As an aside, this vault is fascinating. At least a few Sith holocrons, other Jedi tomes, a spare Jedi fighter, and other artifacts remain therein. Most interesting is a helmet kept in the case with the Sith holocrons. It bears a striking resemblance to the helmet that appeared in Lando #3 and #4. That helmet apparently was a vessel of dark side power that corrupted Lando’s companions after attempting to steal the Emperor’s yacht. That it is in Jocasta’s vault does not bode well for her.
Once Jocasta beings her exploration of the archive, she receives a message from her droid. The Imperial Security Bureau discovered her ship. Without any emotion, she thanks her droid and adjusts her plan. Her droid then detonates her ship and sacrifices himself. It seems that Jocasta mastered foregoing attachments. Not so fast. As she departs the Jedi Temple, she notices the Grand Inquisitor casually tossing away books of no interest to him. This she cannot abide. She ignites her blade and attacks.
Jedi and Sith – Relationship to Emotions and Attachment
Jocasta is the flip side of Darth Vader in this issue. When the Emperor counseled Vader, he advised him to use his emotions, but not let them get the best of him. Jocasta represents the Jedi take on this lesson gone bad. The Jedi largely refused any emotional influence in their lives. They experienced emotions, but they didn’t use them.
Count Dooku chided Anakin about his emotions in Revenge of the Sith. Palpatine told Anakin emotions, such as a desire for revenge, were only natural in the same movie. Anakin knew well that wasn’t the Jedi way. However, he succumbed to his fears, frustration, and emotions in the face of potentially losing Padme and threw in with the Sith.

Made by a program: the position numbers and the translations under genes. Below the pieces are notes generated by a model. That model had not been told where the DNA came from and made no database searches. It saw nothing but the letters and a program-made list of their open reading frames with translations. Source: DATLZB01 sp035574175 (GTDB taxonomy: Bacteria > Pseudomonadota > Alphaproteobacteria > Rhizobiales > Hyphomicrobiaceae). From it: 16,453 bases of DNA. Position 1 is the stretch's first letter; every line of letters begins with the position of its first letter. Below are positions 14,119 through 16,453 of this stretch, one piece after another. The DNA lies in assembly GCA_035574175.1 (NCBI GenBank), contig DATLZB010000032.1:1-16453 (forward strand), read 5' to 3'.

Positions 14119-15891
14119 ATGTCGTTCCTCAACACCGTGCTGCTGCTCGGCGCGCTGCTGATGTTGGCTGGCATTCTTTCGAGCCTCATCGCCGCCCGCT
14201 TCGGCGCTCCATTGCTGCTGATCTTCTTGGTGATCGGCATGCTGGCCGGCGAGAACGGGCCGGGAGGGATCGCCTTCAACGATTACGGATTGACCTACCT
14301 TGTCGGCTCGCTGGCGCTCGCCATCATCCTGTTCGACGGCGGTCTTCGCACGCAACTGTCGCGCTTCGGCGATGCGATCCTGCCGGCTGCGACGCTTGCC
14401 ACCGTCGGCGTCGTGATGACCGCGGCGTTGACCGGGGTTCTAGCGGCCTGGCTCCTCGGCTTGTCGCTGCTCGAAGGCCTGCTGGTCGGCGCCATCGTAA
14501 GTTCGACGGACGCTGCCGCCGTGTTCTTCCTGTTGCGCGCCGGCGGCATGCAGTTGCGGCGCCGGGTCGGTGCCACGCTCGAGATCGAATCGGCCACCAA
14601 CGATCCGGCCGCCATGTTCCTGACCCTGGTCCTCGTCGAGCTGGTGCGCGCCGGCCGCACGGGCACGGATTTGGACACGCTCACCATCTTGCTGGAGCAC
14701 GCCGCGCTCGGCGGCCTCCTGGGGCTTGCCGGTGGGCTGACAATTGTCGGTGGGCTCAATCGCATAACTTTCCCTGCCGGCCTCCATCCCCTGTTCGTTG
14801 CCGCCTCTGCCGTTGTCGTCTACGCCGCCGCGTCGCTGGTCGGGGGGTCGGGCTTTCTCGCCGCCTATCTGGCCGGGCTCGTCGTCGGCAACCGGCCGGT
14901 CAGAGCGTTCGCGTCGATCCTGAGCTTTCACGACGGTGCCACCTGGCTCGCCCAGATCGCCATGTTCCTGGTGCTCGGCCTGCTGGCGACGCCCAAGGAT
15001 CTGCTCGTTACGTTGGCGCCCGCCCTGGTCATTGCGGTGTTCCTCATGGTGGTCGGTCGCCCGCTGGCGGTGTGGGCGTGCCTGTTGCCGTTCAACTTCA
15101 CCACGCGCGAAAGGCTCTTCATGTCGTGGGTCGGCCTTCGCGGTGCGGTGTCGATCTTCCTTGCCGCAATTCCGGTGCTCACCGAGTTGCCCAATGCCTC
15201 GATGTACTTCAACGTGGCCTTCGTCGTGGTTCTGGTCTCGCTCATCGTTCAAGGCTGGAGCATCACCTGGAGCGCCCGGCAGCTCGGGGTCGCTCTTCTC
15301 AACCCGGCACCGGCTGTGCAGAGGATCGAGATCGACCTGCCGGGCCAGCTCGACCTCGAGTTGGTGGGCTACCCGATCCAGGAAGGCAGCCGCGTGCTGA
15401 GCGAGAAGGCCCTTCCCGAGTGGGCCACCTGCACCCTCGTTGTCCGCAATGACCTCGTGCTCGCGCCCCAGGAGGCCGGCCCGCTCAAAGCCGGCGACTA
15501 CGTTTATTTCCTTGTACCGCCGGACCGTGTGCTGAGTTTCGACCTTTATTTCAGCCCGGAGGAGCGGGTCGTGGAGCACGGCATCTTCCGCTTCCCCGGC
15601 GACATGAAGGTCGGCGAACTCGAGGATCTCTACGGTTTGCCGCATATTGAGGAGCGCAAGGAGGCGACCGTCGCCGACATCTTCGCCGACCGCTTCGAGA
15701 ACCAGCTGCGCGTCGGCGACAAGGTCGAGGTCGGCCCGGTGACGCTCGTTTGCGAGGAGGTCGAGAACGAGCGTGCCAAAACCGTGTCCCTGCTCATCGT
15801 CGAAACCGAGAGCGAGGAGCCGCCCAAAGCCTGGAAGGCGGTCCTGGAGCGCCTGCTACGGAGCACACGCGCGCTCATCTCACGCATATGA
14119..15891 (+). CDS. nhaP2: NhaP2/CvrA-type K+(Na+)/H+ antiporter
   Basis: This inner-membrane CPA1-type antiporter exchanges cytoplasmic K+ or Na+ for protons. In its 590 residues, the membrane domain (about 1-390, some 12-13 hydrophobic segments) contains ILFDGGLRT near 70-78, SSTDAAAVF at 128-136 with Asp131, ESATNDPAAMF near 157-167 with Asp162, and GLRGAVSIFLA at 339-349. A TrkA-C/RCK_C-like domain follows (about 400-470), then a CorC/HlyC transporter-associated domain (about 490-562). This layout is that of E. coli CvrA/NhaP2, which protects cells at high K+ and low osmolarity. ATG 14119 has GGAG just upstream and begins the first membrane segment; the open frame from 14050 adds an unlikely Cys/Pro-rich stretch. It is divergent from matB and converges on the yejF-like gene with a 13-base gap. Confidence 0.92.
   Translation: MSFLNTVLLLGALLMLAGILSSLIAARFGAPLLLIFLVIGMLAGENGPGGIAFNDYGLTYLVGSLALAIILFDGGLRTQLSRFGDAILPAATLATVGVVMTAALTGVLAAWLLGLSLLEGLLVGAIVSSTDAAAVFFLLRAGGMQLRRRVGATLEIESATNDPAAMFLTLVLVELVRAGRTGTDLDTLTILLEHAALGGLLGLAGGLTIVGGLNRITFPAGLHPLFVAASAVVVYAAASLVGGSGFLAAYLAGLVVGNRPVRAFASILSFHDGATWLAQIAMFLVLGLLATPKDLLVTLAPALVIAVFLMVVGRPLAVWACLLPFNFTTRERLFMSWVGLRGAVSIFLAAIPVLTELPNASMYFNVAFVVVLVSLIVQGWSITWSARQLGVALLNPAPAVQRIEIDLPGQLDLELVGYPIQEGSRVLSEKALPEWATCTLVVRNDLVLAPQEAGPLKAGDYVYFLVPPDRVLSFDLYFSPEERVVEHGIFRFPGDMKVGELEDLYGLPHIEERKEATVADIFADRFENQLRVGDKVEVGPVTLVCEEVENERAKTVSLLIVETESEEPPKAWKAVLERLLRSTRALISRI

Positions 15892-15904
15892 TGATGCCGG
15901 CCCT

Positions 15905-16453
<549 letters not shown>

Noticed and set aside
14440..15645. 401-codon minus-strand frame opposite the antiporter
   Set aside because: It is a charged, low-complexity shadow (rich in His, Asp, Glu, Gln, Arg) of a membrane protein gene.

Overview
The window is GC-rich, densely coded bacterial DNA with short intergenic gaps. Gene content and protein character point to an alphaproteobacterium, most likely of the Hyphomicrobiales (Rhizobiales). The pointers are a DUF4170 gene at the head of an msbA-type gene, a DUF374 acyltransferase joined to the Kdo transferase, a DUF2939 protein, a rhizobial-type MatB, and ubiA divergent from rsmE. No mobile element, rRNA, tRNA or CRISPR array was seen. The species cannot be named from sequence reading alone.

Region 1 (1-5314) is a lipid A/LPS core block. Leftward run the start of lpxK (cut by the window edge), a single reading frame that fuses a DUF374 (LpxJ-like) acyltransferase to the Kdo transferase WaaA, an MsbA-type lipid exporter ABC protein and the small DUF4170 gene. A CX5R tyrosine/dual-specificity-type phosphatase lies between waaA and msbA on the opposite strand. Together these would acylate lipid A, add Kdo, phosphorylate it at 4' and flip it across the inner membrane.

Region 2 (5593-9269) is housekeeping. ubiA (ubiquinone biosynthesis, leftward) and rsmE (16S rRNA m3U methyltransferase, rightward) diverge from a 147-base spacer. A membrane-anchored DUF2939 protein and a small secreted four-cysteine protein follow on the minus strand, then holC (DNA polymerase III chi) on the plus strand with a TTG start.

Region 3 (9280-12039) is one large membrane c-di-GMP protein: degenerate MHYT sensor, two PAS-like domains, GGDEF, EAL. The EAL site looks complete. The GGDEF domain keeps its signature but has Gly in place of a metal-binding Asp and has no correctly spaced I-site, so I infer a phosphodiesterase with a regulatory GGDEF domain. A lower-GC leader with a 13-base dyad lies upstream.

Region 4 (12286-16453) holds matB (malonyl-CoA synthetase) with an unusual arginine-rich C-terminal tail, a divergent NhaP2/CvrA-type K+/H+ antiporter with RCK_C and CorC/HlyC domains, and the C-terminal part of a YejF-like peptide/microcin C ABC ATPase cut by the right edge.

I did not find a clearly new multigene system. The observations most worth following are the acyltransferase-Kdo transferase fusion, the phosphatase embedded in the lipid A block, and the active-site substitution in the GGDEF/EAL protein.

Jocasta is making a similar mistake. She allows her emotions to get the best of her over the Grand Inquisitor’s treatment of the books. Mere possessions trigger her. The Jedi ideal proves elusive even for one as ancient and practiced as Jocasta Nu.
Concluding Thoughts on Darth Vader #8 – The Dying Light Part II
Darth Vader #8 – They Dying Light Part II is more than just the second issue in the current story arc. Charles Soule wrote an issue that subtly compares the Sith and Jedi. In addition, he carefully explores Vader’s role in the developing Empire. After Jocasta’s ship detonates, the Imperial Security Bureau invite him to the investigation as a courtesy. They have no idea who Vader is, or what he can do. Furthermore, they have no idea how to even address him. The officer in charge of the scene is more than a little shocked when Vader proves their working theory wrong using the Force (which was quite clever of Soule).
As for the database of Force-sensitive children, it might be what the Emperor was looking for in the last issue. Or, perhaps, he was looking for the artifact that made a brief appearance. Exactly what he wants from Jocasta remains a mystery. That said, Vader has his mission to rescue her from the Inquisitors. That story is about to begin.
Dennis Keithly is a graduate of the University of Missouri, North Texas attorney, husband, father of two, and co-host of Starships, Sabers, and Scoundrels. In addition to Star Wars, Dennis is a fan of science fiction, fantasy, and super heroes in general. When not engaged in fictional universes, Dennis is reading a good book or watching the NHL, football, or studying the NFL draft.